On the Person and Teachings
Clipped by Nathan Jacobson
Dan Brown's best-selling novel. It is tempting to be dismissive of all the handwringing. Dan Brown's claims are really just a knock-off of parts of the seemingly perpetual parade of novel theories about the life of Christ that make their debut each Christmas and Easter on the covers of Time and Newsweek. One might be surprised that Christians are so easily scandalized by unorthodox claims about the object of their faith when similar claims are such standard fare. And, after all, it's just a novel. On the other hand, in a historically and biblically illiterate culture, Brown's claims do have purchase on the hearts and minds of believers and non-believers alike. To boot, Brown has refused to let his book be dismissed as mere fiction, insisting instead that, "all of the art, architecture, secret rituals, secret societies — all of that is historical fact". Brown's novel wouldn't be the first to leave an indellible imprint on the course of history. So, I, for one, welcome the cottage industry of critical analysis that has accompanied the release of the film. As usual, LeaderU.com is featuring a roundup of essays and interviews including Ron Rhodes' "Crash the Da Vinci Code", Ben Witherington III's "Mary, Mary, Extraordinary", and Sandra Miesel's merciless "Dismantling the Da Vinci Code." Envoy Magazine offers Carl E. Olsen's critique from a Catholic perspective. The New Age Center reprints an article from the New York Times by Bruce Boucher quibbling with Brown's art history, ending with this fabulous quote from Voltaire: "If it's too silly to be said, it can always be sung." There are many more for the Googling. Additionally, Amazon.com is hawking a multitude of books piggy-backing on the success of the Davinci Code. Here are some critical ones.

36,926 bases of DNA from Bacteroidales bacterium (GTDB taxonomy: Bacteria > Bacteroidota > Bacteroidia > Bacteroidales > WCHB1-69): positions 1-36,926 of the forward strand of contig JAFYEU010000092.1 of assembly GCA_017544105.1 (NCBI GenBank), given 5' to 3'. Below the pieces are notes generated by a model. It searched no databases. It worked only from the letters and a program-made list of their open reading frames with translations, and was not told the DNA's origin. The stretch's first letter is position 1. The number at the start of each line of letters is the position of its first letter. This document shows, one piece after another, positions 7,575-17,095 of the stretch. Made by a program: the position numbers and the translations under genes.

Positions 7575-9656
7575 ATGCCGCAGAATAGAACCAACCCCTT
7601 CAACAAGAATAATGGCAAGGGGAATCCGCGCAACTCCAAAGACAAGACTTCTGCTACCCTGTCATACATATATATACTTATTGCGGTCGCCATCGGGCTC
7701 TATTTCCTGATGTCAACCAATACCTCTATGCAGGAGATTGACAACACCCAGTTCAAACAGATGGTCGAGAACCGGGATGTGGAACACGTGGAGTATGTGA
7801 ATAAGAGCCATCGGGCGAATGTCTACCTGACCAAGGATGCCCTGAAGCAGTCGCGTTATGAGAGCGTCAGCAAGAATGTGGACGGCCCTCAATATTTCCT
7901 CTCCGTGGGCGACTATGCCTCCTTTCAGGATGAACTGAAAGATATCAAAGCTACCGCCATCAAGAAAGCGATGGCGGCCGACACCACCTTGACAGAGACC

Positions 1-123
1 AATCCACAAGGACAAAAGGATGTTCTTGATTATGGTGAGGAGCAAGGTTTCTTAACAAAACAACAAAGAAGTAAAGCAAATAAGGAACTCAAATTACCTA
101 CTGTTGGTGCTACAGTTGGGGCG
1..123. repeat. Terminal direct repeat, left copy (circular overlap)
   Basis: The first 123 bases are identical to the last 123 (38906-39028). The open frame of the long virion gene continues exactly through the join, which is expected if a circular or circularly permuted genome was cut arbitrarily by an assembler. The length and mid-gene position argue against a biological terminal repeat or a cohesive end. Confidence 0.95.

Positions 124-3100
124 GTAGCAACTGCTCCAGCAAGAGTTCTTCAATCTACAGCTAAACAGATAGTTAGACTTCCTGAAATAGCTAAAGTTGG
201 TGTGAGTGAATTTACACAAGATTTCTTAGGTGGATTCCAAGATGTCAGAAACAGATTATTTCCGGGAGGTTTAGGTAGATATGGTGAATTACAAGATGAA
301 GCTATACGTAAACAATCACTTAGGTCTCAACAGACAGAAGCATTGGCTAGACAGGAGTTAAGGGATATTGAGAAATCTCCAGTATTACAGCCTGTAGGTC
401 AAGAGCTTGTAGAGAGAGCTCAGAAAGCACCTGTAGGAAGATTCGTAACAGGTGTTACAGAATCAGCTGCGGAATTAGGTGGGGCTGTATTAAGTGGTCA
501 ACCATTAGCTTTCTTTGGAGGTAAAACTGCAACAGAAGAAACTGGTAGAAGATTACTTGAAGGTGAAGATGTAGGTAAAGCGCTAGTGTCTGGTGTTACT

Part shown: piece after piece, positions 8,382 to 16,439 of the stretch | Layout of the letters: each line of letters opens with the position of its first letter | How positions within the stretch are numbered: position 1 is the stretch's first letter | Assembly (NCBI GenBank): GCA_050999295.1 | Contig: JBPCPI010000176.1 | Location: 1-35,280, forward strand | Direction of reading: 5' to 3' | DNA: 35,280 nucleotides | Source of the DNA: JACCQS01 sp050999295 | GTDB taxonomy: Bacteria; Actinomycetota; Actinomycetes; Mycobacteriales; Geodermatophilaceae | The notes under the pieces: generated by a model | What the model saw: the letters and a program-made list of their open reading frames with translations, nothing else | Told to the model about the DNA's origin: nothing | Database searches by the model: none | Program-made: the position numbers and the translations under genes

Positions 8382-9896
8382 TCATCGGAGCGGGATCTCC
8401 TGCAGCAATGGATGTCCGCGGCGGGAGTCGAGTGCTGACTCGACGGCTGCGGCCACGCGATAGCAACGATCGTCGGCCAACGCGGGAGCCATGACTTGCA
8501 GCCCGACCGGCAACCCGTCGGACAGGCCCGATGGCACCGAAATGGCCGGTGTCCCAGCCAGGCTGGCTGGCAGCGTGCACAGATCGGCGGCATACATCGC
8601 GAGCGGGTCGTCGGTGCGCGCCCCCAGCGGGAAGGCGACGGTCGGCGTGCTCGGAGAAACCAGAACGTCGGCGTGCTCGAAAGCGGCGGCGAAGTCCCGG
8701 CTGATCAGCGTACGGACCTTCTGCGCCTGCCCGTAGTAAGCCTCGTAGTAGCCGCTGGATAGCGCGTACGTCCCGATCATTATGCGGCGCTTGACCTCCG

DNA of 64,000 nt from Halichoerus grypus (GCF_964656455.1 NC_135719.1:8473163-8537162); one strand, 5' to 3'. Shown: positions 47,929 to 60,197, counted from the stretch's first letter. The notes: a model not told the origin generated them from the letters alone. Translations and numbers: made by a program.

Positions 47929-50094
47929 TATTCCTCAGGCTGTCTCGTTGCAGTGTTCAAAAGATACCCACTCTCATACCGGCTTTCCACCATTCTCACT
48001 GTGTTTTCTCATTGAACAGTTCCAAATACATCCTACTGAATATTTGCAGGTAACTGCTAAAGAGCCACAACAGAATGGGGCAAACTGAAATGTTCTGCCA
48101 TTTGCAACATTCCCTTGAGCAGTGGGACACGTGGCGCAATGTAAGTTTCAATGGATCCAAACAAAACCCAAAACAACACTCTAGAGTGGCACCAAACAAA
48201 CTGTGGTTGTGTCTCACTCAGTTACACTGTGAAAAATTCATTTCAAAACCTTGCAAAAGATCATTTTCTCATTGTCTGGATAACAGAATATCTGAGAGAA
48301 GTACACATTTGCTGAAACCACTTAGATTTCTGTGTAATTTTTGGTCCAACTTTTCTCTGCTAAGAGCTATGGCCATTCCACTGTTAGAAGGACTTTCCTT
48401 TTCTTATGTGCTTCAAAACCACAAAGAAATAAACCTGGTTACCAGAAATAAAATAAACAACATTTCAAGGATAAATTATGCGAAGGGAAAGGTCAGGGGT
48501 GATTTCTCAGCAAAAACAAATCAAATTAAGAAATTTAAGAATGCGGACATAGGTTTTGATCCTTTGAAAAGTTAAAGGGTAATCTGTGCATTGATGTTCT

Religious Tolerance Online, for example, catalogues all manner of religious perspective with delicacy and precision, raising no quibble with their various beliefs. But it judges the Christian belief in the unique salvific efficacy of Jesus as on par with racism and other forms of intolerance. Observe the author's herculean (and commendable) effort to describe Christian exclusivism's view toward other religions without expressing his/her own frustration and sadness with this perspective. Leadership U. is featuring several articles that seek to justify Christian exclusivism. We especially recommend Rick Rood's "The Christian Attitude Toward Non-Christian Religions," Brad Johnson's, "A Three-Pronged Defense of Salvific Exclusivism in a World of Religions" and Paul Johnson's "The Necessity of Christianity".